Sydney’s unliveable homes go for millions in Australia’s housing boom
SYDNEY (Reuters) – Sydney homes with crumbling walls, jagged ceilings and bathrooms and kitchens devoid of fixtures sell to millions as buyers try to grab market share booming Australian real estate.
Last week, an abandoned brick cottage in the city’s northwest sold for A $ 1.6 million ($ 1.20 million), a price the estate agent handling the deal called it “much more than we expected”.
Photos on the estate agent‘s website showed ripped rugs, tattered roller blinds and a kitchen covered in grime.
“(The buyers) are people who wanted to live in this part of Sydney and are looking to demolish the property and rebuild it,” McGrath’s sales agent Michael Dowling told Reuters.
Despite the condition of the house, they were drawn to the nearly 500 square meters (5,382 square feet) of land, he said.
“More and more offers are coming onto the market, but there is still a lot of demand. “
In another popular south-eastern suburb of Sydney, an abandoned house with no water or electrical connection cost A $ 4.7 million this month.
Estate agents said they expected to see more such sales in Australia’s AU $ 8.3 trillion housing market. Nationwide home prices jumped 10.6% from a year ago, driven by record borrowing rates, tax incentives and strong job growth.
In Sydney, median prices rose by around A $ 1,200 a day last month, with buyers willing to pay a premium for uninhabitable houses to be demolished and rebuilt.
“It is more profitable to demolish and rebuild than to renovate,” said Nerida Conisbee, chief economist of the Ray White real estate group.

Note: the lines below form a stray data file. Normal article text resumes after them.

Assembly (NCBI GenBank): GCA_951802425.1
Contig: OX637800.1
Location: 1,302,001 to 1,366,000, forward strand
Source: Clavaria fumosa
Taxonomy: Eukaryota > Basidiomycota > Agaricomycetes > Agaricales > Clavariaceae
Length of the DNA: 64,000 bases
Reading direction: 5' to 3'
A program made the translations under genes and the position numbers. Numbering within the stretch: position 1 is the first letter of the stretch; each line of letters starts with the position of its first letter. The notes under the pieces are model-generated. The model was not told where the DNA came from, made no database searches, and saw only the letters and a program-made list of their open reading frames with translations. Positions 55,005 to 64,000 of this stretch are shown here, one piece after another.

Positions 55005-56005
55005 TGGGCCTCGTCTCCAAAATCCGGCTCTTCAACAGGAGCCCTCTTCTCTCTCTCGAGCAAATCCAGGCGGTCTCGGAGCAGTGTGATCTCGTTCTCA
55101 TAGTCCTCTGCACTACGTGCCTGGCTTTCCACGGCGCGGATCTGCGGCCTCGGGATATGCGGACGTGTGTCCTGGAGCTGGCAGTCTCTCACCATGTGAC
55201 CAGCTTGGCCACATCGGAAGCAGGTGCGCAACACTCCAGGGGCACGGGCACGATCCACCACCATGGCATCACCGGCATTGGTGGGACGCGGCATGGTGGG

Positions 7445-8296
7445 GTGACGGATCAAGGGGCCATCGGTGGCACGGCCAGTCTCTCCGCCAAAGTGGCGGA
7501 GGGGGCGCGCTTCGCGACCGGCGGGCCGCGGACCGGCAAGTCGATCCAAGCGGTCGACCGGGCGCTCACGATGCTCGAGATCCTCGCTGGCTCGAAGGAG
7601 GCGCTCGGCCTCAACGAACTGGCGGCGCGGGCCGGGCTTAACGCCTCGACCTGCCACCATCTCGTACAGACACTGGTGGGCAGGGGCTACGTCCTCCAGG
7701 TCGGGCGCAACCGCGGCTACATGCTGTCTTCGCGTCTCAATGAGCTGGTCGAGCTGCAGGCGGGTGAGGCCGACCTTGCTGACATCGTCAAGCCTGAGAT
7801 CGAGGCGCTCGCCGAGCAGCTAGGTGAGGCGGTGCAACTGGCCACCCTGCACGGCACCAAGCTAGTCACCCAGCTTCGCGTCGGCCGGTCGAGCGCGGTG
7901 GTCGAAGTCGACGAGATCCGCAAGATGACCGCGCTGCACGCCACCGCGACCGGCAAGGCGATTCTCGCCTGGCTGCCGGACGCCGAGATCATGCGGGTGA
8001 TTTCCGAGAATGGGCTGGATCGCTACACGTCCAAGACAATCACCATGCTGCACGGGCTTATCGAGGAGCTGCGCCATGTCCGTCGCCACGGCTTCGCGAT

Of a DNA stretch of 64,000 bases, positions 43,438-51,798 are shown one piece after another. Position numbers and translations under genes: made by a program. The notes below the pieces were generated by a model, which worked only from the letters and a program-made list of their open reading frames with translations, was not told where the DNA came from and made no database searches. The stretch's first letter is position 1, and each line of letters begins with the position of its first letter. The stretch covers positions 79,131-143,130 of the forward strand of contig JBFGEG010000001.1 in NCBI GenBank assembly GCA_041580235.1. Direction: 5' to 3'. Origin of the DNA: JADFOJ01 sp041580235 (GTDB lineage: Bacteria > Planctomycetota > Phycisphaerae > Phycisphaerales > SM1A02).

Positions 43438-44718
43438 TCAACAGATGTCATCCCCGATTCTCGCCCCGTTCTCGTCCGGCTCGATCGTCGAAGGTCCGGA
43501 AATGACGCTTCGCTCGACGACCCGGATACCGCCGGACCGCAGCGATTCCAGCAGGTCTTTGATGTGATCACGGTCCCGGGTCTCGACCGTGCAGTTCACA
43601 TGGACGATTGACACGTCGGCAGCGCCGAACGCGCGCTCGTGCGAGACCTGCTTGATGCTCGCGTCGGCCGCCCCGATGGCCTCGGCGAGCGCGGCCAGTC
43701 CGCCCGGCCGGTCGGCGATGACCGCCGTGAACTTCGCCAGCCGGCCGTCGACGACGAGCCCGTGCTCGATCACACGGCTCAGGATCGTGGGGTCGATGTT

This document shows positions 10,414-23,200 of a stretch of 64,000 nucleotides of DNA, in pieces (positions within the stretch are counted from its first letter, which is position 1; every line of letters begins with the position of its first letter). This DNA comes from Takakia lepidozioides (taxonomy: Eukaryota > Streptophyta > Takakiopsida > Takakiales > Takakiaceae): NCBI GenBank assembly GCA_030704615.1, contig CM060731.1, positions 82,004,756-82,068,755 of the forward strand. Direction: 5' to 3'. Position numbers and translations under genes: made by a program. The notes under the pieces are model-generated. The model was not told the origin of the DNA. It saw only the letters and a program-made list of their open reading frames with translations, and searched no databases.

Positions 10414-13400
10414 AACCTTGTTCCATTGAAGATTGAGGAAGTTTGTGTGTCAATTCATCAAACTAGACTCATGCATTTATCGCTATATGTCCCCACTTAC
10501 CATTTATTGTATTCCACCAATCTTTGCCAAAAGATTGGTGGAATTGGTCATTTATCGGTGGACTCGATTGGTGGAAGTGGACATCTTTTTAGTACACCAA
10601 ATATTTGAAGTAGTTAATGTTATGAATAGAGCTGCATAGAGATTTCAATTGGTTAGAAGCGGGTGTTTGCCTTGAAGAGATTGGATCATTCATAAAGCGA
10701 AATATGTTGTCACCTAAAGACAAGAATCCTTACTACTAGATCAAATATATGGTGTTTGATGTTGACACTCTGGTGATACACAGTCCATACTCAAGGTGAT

The beaches of northern Sydney are another popular area where there are “shoddy houses near the beach” that can be bought for their real estate value, Conisbee said.
“There is no shortage of people willing to buy. We see a very high number of active bidders.
The purchases are helping to spur a construction boom, with approvals to build new homes at record levels.
The scum in the market is starting to worry the Australian Council of Financial Regulators which said last week that there were signs of increased risk-taking in mortgages by banks, although standards remain healthy at l nationwide.
The Australian Prudential Regulation Authority (APRA) said it wrote to banks asking for “assurance that they are proactively managing risks within their home loan portfolios and will continue to focus on standards lending and lenders’ risk appetite.
Conisbee said the threat of stricter prudential lending standards was a risk to the market.
“It’s a headwind as winter approaches, but we don’t expect more stringent regulations to come soon,” Conisbee said.
“Current demand is still largely driven by homeowners, not investors. “
($ 1 = AU $ 1.3300)
Reporting by Swati Pandey; Editing by Tom Hogue